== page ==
Creating a coverage plot using BEDTools and R

One of my Top 10 posts is on creating a coverage plot using R. For that post I used CAGE data, which is a transcriptomic data set containing transcription start sites, and I used R exclusively for building a “coverage plot.” The main issue with that post was that the plots were density plots rather than a real coverage plot. In this post, I’ll use BEDTools to calculate the per base coverage of a defined region and produce an actual coverage plot using R.

Firstly download the CAGE data set.

#the smallest CAGE BAM file from ENCODE

Then install BEDTools.

git clone
cd bedtools2
make clean; make all

In my old post, I created a density plot from the region chr22:31480000-39080000. For the sake of comparison, I’ll focus on this region again.

# create a BED file with the region of interest
# the spaces in the BED file are tabs
cat my_region.bed
chr22   31480000        39080000        my_region       0       +

# calculate the coverage in this region
bedtools coverage -a my_region.bed -b wgEncodeRikenCageHchCellPapAlnRep1.bam -bed
chr22   31480000        39080000        my_region       0       +       23964   46060   7600000 0.0060605

# calculate the coverage per base pair in this region
# on the same strand
bedtools coverage -a my_region.bed -b wgEncodeRikenCageHchCellPapAlnRep1.bam -bed -d -s | gzip > wgEncodeRikenCageHchCellPapAlnRep1_chr22_my_region_pos.tsv.gz
# on the opposite strand
bedtools coverage -a my_region.bed -b wgEncodeRikenCageHchCellPapAlnRep1.bam -bed -d -S | gzip > wgEncodeRikenCageHchCellPapAlnRep1_chr22_my_region_neg.tsv.gz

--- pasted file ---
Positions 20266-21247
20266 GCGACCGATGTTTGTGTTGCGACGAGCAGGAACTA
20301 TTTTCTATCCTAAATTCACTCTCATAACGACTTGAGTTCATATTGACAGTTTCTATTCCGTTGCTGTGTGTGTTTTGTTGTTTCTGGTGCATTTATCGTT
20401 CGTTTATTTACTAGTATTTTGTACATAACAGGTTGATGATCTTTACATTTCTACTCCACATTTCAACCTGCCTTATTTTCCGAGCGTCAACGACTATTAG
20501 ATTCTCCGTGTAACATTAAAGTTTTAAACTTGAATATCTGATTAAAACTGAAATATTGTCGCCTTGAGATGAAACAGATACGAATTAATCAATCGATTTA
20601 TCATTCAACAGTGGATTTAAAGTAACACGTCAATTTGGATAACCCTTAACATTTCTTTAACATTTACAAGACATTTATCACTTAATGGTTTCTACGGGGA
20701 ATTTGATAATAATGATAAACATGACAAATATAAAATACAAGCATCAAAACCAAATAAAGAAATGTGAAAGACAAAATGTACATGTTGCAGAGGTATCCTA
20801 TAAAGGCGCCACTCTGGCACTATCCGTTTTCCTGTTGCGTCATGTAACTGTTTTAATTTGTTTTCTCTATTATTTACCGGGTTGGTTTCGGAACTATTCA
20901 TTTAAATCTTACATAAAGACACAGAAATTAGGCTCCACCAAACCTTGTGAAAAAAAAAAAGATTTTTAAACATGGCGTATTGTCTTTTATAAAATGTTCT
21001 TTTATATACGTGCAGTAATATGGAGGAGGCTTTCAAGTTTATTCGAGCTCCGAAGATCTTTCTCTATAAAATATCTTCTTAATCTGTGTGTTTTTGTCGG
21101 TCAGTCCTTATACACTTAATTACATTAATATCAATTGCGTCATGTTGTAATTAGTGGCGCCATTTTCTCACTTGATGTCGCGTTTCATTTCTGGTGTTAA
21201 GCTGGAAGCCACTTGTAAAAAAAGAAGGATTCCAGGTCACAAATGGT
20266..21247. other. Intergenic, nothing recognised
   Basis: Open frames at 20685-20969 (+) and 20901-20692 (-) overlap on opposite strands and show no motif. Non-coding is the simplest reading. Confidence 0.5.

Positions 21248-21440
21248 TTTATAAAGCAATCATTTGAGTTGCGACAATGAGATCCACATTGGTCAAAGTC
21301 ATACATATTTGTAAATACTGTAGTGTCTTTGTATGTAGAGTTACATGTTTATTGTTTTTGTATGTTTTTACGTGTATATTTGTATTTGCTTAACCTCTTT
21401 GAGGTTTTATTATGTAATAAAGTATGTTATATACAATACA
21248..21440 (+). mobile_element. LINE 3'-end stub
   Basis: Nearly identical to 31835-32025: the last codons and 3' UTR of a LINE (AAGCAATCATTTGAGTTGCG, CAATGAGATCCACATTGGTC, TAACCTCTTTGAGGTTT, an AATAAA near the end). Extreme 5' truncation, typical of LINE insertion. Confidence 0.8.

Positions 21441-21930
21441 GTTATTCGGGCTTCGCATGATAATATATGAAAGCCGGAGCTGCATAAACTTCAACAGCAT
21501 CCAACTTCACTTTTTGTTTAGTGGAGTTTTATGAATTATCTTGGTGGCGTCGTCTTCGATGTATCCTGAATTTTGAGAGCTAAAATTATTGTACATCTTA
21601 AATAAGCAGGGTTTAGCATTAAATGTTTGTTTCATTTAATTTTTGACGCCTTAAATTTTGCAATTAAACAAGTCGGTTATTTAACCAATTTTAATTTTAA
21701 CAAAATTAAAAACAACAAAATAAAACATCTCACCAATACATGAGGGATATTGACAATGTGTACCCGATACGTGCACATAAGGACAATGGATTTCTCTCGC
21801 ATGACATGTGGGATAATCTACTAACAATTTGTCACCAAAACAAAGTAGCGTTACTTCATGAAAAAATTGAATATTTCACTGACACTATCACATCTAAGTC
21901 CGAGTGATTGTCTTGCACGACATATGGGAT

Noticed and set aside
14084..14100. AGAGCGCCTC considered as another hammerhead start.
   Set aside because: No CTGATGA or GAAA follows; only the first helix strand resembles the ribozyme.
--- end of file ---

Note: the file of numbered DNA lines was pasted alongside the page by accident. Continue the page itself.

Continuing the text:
# check out the files
gunzip -c wgEncodeRikenCageHchCellPapAlnRep1_chr22_my_region_pos.tsv.gz | head -5
chr22   31480000        39080000        my_region       0       +       1       0
chr22   31480000        39080000        my_region       0       +       2       0
chr22   31480000        39080000        my_region       0       +       3       0
chr22   31480000        39080000        my_region       0       +       4       0
chr22   31480000        39080000        my_region       0       +       5       0

gunzip -c wgEncodeRikenCageHchCellPapAlnRep1_chr22_my_region_neg.tsv.gz | head -5
chr22   31480000        39080000        my_region       0       +       1       0
chr22   31480000        39080000        my_region       0       +       2       0
chr22   31480000        39080000        my_region       0       +       3       0
chr22   31480000        39080000        my_region       0       +       4       0
chr22   31480000        39080000        my_region       0       +       5       0

Now to load the data into R.

# to save memory use colClasses and NULLs
# this is useful because I'm just interested
# in a single column
pos <- read.table("wgEncodeRikenCageHchCellPapAlnRep1_chr22_my_region_pos.tsv.gz",